Imaginary Landscapes: Chance As a Means of Discovering the New
John Cage: Zen Buddhism, chance operations, random generation, and modern artificial intelligence. How John Cage’s embrace of chance in the creative process prefigured our current relation to knowledge via the medium of the search engine.
To begin, I’d like to review Imaginary Landscape No. 4, Cage’s first use of the I Ching and chance operations as compositional tools. From the moment of its composition, this book and chance operations would define his extensive body of work. Composed in 1951, the piece was written for 12 radios, and required 24 performers and a conductor. Performers were split into groups of 2 with each group stationed at a radio.1 One player was supposed to dial the radio stations or frequencies while the other adjusted volume and tone. Cage composed Imaginary Landscape No. 4 in standard music notation. Tempo, dynamics, frequency, and duration were all determined by a process of chance outlined by the I Ching, or Book of Changes, that involved drafting a chart with assigned values, flipping a coin, and reading the book’s hexagrams (6 line figures with corresponding parables.)2 Cage’s Imaginary Landscape compositions were some of the first live performances of electronic music, and No. 4 was unique in its electro-acoustic crossover and experimentation, along with its nod to media interactions. “This experimental media attitude has led [us] to consider IL4 as a pivotal work in relation to music exploitation of radio and (electromagnetic) noise. It has been considered as a forerunner of random content access available from internet streaming.”3
John Cage explained, “when I wrote the Imaginary Landscape for twelve radios, it was not for the purpose of shock or as a joke but rather to increase the unpredictability already inherent in the situation through the tossing of coins. Chance, to be precise, is a leap, provides a leap out of reach of one’s own grasp of oneself. Once done, forgotten.”4 Cage’s use and own perception of chance operations and the I Ching were the first practical application and explanation of indeterminacy in 20th century music composition, and helped fortify the connection between his work and contributions to electronic music specifically, and the related technological advancements that occurred throughout and after his lifetime. The Cambridge Companion to John Cage in relation to this concept of Cage’s, alludes to a set of Taoist beliefs. The specific lines quoted are these; “Therefore the sage goes about doing nothing, teaching no-talking./The ten thousand things rise and fall without cease,/Creating, yet not possessing,/Working, yet not taking credit./Work is done, then forgotten./Therefore it lasts forever.”5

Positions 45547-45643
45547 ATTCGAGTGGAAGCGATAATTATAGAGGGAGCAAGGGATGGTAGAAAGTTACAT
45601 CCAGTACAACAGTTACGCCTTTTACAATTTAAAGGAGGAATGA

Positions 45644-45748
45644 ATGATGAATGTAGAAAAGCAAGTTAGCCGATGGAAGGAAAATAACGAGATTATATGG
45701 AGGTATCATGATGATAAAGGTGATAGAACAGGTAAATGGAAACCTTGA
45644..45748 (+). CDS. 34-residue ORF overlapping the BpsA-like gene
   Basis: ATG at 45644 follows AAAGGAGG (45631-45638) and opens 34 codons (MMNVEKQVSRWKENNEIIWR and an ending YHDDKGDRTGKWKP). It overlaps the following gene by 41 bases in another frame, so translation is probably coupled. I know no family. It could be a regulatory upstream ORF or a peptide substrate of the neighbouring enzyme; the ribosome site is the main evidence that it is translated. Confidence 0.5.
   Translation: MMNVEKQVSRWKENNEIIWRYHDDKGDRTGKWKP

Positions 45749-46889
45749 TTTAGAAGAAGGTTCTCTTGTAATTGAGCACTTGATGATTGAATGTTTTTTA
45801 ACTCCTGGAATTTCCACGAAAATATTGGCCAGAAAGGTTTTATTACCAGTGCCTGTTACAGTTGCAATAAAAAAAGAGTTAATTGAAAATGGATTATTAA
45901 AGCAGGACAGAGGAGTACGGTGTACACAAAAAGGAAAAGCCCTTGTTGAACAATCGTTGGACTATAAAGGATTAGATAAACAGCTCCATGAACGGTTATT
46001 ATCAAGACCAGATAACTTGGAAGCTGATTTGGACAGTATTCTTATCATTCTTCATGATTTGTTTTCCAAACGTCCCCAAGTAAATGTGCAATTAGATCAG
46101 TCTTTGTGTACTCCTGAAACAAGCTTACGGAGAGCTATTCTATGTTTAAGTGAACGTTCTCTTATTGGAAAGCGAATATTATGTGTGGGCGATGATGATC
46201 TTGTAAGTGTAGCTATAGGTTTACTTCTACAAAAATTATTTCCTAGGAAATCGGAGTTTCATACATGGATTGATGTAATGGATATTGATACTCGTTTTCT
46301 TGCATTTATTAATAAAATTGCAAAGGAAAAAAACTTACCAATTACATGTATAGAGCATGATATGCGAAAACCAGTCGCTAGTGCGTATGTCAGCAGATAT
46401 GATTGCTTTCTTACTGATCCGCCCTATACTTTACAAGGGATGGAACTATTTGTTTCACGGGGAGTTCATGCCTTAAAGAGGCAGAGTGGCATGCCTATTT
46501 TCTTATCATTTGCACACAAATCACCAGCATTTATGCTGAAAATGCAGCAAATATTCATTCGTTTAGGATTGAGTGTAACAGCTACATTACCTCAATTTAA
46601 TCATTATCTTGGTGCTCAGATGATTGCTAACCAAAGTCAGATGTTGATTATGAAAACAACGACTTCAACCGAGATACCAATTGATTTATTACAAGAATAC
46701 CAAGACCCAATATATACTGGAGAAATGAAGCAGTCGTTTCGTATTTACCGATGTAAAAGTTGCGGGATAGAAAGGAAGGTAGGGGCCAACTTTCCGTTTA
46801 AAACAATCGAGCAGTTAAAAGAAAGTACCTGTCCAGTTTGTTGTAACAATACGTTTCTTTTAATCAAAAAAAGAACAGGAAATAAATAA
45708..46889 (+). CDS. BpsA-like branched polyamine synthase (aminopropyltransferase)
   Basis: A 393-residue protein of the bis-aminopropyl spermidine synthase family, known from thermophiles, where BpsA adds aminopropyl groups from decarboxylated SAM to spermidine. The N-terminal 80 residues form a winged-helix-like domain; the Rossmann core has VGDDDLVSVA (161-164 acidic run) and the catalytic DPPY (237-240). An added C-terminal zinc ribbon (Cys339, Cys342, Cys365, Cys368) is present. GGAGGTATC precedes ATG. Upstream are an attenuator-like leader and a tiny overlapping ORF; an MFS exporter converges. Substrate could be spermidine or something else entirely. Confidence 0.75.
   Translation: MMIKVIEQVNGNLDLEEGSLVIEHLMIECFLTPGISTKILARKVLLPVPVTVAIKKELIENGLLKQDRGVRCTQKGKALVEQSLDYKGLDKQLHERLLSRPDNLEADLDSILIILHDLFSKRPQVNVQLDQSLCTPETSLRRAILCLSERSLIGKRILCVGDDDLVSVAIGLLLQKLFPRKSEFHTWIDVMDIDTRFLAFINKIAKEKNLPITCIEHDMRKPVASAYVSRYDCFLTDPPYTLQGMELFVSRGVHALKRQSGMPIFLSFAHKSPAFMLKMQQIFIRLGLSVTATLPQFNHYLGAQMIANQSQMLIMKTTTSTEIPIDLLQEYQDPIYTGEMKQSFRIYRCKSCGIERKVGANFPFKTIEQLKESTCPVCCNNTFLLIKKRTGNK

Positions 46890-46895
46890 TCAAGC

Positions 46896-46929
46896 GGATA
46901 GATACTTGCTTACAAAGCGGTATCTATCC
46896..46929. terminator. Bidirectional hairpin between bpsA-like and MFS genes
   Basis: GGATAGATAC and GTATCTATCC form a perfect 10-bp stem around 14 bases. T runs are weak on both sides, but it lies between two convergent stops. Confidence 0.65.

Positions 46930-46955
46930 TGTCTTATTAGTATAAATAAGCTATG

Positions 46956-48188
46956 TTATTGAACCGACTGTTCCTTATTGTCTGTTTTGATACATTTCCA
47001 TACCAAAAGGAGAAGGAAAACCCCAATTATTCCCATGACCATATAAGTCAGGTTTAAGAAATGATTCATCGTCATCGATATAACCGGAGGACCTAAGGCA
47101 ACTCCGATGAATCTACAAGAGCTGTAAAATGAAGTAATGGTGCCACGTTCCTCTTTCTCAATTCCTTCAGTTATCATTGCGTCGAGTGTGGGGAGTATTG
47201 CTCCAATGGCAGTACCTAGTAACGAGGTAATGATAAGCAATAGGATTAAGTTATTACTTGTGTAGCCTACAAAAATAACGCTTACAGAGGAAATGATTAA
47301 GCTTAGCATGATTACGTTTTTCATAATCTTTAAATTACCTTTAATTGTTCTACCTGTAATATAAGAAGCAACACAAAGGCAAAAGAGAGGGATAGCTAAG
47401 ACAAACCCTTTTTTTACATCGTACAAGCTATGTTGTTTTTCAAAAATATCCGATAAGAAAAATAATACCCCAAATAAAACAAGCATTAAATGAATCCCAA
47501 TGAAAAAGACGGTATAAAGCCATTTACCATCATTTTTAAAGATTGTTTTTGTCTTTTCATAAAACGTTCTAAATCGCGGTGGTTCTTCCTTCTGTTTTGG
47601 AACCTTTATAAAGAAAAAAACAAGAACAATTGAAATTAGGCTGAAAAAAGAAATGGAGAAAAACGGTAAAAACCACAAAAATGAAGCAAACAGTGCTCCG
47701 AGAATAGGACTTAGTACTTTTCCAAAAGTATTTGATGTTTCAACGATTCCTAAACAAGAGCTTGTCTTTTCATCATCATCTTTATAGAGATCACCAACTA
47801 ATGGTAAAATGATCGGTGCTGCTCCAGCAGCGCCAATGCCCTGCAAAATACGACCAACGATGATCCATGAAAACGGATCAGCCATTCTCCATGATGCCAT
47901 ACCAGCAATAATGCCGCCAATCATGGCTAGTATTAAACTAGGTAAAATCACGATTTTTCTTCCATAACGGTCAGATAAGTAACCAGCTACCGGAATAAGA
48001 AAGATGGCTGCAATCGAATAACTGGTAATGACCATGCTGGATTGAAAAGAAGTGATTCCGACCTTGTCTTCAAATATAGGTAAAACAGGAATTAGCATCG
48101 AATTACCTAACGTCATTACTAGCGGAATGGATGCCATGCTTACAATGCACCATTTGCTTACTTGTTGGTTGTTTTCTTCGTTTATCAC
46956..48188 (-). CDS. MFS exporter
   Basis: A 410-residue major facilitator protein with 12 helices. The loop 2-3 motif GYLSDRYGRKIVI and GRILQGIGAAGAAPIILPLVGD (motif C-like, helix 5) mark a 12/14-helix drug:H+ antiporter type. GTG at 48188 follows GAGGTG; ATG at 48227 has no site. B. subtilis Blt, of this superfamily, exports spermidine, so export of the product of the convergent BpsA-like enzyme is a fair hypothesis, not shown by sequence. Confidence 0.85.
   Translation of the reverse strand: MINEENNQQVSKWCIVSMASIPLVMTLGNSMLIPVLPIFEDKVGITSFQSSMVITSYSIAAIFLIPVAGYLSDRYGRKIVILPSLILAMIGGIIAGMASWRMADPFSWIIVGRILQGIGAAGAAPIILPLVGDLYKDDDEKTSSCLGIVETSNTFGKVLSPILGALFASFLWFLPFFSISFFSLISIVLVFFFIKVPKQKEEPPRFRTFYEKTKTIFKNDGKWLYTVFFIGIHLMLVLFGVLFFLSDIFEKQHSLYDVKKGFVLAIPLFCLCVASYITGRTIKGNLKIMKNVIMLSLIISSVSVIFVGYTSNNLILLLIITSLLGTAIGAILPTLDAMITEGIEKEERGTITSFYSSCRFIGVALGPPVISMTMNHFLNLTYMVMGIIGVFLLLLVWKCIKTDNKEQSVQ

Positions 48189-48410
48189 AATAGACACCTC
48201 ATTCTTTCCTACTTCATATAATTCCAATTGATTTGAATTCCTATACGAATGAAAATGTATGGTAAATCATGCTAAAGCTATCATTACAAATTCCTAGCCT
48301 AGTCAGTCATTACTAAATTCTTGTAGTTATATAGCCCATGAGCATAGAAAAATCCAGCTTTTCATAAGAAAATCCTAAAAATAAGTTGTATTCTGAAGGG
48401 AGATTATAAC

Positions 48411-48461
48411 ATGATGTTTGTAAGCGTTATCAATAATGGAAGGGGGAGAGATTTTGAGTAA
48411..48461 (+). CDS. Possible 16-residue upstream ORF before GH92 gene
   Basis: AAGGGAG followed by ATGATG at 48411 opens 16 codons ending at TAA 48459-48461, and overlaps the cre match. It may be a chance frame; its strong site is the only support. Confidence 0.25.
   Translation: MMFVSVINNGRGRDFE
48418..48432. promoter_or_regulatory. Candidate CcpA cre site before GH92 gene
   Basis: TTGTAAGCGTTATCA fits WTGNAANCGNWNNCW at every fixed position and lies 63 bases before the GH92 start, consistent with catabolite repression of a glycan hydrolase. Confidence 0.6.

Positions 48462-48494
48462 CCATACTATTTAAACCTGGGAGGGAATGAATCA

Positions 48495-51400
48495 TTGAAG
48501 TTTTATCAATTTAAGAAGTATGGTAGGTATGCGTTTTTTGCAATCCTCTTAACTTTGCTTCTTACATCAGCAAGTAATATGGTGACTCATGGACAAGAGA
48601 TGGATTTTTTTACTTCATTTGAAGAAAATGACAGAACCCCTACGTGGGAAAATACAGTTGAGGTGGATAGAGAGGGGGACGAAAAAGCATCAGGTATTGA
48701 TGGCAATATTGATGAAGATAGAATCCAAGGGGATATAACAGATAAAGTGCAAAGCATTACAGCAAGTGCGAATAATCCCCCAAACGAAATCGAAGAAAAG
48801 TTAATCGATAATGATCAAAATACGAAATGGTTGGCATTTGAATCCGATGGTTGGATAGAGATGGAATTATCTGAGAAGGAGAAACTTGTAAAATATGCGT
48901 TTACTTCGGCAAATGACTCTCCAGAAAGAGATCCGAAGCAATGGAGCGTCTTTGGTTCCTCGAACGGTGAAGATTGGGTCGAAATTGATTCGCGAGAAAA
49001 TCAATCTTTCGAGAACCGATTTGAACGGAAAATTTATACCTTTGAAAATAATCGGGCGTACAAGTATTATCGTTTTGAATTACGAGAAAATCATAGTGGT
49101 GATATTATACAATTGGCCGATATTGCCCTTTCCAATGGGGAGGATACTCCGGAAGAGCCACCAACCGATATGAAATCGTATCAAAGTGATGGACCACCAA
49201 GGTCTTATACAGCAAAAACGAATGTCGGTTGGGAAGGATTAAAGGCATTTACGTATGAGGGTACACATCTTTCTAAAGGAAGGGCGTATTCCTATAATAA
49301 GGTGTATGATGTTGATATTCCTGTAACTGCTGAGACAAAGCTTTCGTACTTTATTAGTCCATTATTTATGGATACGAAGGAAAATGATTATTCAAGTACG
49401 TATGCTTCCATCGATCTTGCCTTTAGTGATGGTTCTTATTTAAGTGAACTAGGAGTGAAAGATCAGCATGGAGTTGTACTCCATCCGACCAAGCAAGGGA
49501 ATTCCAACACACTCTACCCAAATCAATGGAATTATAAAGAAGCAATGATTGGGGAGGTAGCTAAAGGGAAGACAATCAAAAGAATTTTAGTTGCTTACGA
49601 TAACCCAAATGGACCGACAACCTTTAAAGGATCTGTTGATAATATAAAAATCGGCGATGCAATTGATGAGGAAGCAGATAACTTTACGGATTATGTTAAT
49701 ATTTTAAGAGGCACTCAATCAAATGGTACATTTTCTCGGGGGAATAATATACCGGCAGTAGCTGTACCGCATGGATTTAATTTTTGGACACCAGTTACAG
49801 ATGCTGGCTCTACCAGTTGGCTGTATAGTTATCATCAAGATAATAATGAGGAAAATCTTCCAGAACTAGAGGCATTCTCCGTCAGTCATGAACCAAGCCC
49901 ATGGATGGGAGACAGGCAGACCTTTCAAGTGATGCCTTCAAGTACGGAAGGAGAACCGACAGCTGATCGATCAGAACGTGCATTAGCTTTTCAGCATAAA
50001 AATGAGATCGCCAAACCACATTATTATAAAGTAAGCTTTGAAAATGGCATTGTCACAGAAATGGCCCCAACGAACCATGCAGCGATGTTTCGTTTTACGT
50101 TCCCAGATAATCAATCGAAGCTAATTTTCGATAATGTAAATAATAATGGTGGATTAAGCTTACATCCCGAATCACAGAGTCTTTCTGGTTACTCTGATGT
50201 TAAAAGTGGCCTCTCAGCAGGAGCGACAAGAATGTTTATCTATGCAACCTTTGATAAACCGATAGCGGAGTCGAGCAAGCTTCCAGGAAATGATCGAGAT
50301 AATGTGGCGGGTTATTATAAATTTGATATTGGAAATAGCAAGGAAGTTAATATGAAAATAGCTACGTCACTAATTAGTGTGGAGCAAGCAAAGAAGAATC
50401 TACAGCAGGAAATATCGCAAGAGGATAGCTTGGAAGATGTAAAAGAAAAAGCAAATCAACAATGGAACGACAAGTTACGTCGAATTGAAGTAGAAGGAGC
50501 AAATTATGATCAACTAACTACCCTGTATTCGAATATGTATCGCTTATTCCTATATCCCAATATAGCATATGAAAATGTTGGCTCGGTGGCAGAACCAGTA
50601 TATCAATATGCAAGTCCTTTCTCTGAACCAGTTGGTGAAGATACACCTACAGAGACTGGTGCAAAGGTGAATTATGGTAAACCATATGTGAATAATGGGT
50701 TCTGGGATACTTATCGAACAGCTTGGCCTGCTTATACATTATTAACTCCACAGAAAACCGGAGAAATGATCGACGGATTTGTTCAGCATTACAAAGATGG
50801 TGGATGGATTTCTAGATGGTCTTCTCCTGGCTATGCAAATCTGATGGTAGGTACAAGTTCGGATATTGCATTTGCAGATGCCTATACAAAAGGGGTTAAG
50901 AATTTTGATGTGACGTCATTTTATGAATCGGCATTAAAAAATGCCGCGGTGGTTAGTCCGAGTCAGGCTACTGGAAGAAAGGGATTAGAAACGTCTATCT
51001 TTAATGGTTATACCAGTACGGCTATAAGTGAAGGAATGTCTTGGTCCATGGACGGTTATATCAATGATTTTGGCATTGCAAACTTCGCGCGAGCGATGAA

This quote and its evocation of the ten thousand evanescent things recalls the modern internet search engine; the trillions of possible results to any given entry, and how its model emulates that of the I Ching. The first, fourth, and fifth lines of the Taoist quote above are specifically what reminded me of the perpetual research we now engage in daily via search engines. Original and primitive search engines and artificial response were once much more randomized than they are today.6 Many now criticize our ‘smarter’ technology, arguing that it perpetuates deep divisions by generating specific information
to respond to individual prior habits and preferences.7 This process resembles the exact opposite of Cage’s attempted departure from the ego in composition via chance operations. Smart technology and data collection segreates populations, alienating the individual within distinctive silos and making it harder for these groups to communicate with each other, since they no longer share collective beliefs and assumptions.
My familiarly with the nuts and bolts AI programming is limited to my reading of the charming You Look Like a Thing and I Love You, in which Janelle Shane, an optics research scientist, details her journey of training her AI to do a series of tasks whose playful nature requires a degree of creativity and more sophistication than one might immediately realize. The failures of the AI program to effectively duplicate human creativity were telling, and the results of this training, similar for each individual project, have much to teach us about the pleasures of randomness as opposed to a more competently conventional approach to creative problem-solving. In the case of programming AI to tell knock knock jokes, the less experienced the AI was, the more random and absurd the punchline it produced. As the AI learns the conventions of knock-knock joke creation, the punchlines begin to approximate a conventional human-authored riddle response. Paradoxically the totally random primitive punchlines are far funnier—more weirdly successful.
The later AI riddles that better replicate the conventions of the joke are less funny while better achieving the desired goal. Then Shane tries to teach the AI to generate ice cream flavors. First, it produces answers such as; Swirl of Hell, Silence of the Coconut, Inhuman Sand, and Death Cheese, but after a short period of training, it comes up with
more likely flavors such as Cherry Chai, Toasted Basil, Mountain Fig and Strawberry Twist.8 This process as it relates to AI’s invention of practical jokes continues to illuminate the ways in which human creativity depends on finding the right balance of convention and novelty or randomness. The AI suggests the following April fools day practical jokes situations:9